I recommend cutting off your previously straightened hair and then indulge in styling your curly hair using products that are formulated to care for naturally curly hair.

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What kind of innovations are on the cards from Avlon for 2017?
We are constantly involved in innovating new technologies that are less damaging to the hair and scalp. We are looking at new technologies where hair is almost as strong as untreated hair when it is chemically straightened. We will also have new semi-permanent straightening technologies, anti-frizz technology and technologies that will allow you to care for your natural curly hair styles. We believe in providing technologies according to the needs of the consumers, with the least damage to hair and scalp – healthy scalp and hair is our main priority. Our research on human scalp and hair is second to none in the personal care industry – no stones are left unturned
Why do sulphates need to be in shampoos? How do they benefit or harm the consumer?
The “Sulphates”, generally mean Sodium Lauryl Sulphate, Ammonium Lauryl Sulphate, or TEA Lauryl Sulphate. These are detergents and have been used in hair shampoos for last 60 to 70 years. Our research in our dermatology laboratory shows that these detergents are drying to hair and scalp, whereas Sodium Laureth Sulfate and Ammonium Laureth sulphate are not as drying to hair and scalp. The amphoteric detergents are generally milder to hair and scalp and are present in many high quality shampoos such as KeraCare Detangling Shampoo. I have written extensively on this issue in my blog posts. However, I now formulate shampoo with primarily milder detergents. These shampoos are tested on the human scalp and skin for moisture contents and any skin irritation prior to being introduced to the market.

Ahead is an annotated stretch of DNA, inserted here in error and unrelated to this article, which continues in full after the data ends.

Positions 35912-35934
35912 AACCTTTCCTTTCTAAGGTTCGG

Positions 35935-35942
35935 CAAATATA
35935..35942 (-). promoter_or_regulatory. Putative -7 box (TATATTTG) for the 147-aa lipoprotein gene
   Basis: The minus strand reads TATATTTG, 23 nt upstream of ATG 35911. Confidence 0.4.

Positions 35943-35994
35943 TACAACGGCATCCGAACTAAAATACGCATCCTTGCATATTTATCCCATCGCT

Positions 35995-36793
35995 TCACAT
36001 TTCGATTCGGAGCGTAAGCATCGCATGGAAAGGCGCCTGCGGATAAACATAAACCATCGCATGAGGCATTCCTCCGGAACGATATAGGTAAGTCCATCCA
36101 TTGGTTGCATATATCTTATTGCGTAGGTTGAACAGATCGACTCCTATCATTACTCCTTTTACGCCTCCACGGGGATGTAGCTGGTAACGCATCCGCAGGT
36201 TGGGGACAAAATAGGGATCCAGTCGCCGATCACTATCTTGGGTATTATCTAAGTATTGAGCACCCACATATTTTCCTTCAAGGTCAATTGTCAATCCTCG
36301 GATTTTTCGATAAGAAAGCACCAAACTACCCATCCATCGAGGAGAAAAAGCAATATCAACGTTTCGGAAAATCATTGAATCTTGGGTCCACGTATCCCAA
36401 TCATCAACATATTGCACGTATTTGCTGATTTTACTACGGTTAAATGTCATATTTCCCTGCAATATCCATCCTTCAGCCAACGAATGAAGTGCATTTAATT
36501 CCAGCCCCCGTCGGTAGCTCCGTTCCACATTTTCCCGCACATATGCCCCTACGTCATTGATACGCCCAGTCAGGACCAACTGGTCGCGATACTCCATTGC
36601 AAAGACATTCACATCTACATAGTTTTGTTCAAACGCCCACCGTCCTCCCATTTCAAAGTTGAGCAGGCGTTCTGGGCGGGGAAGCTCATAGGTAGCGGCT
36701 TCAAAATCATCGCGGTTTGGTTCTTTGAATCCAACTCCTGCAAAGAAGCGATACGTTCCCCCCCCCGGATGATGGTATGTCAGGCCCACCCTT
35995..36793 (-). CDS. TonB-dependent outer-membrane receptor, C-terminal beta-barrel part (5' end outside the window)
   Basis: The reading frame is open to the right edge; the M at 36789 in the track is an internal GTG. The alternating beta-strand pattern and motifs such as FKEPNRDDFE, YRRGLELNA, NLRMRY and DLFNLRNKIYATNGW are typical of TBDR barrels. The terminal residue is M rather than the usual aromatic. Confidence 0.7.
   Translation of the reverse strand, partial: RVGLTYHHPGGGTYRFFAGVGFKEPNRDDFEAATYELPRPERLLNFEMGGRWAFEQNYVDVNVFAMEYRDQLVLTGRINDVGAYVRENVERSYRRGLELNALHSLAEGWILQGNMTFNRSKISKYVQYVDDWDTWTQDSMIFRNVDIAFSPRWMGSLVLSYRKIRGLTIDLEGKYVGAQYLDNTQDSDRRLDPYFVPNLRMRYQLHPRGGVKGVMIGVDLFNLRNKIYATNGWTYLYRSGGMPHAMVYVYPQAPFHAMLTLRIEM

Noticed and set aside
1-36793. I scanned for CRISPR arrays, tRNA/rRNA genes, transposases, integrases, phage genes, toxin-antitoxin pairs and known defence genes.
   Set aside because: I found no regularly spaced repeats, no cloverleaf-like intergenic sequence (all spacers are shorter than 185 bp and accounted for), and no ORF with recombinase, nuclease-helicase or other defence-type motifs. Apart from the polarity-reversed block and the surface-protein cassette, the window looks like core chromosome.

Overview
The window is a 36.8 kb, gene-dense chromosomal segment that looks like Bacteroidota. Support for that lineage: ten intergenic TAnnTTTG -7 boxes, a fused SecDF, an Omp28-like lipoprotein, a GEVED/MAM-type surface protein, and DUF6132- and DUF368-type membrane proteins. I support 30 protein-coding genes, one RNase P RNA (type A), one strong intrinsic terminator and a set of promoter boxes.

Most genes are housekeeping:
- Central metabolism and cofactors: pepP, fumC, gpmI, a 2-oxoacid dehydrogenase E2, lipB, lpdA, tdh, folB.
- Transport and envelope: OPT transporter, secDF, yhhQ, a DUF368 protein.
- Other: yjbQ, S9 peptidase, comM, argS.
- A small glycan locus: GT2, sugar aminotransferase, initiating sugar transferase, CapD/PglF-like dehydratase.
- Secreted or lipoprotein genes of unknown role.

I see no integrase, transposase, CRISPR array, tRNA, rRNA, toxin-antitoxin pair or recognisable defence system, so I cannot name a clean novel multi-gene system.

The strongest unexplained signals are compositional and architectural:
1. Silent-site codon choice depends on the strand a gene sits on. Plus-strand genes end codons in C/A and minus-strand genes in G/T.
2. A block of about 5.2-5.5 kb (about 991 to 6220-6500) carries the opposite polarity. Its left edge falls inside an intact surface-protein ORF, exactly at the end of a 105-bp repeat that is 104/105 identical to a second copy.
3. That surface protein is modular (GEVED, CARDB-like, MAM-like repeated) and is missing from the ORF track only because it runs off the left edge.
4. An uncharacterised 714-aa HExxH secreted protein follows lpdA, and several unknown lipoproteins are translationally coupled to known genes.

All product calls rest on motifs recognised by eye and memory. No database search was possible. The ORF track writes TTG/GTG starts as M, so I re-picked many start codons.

As the leading chemist for relaxer formulation what are your thoughts on them?
I know there has been significant bad press against relaxers but that press has been based more on social attitudes rather than science. According to science, ingredients in the relaxers such sodium hydroxide or guanidine hydroxide are not carcinogenic. These materials if formulated right do not damage the hair and scalp as compared to formaldehyde/methylene glycol. One must look at the relaxer formulas as a total system – other ingredients such as mineral oil, petrolatum in relaxers mitigate the irritation potential of the relaxers. The new relaxers would further reduce the hair and scalp damage to almost nothing, as we have found in our Research Center. There are many new natural ingredients that have shown a great potential for protecting the hair and scalp during relaxing process. Some of the problems with relaxers came from the retail industry more than professional salon industry due to bad quality formulations and faulty application techniques.
We always recommend consumers visit a good salon for all chemical service and don’t try to do them at home as hair stylist are trained to deliver these types of services.

For more info on the Avlon range visit avlon.com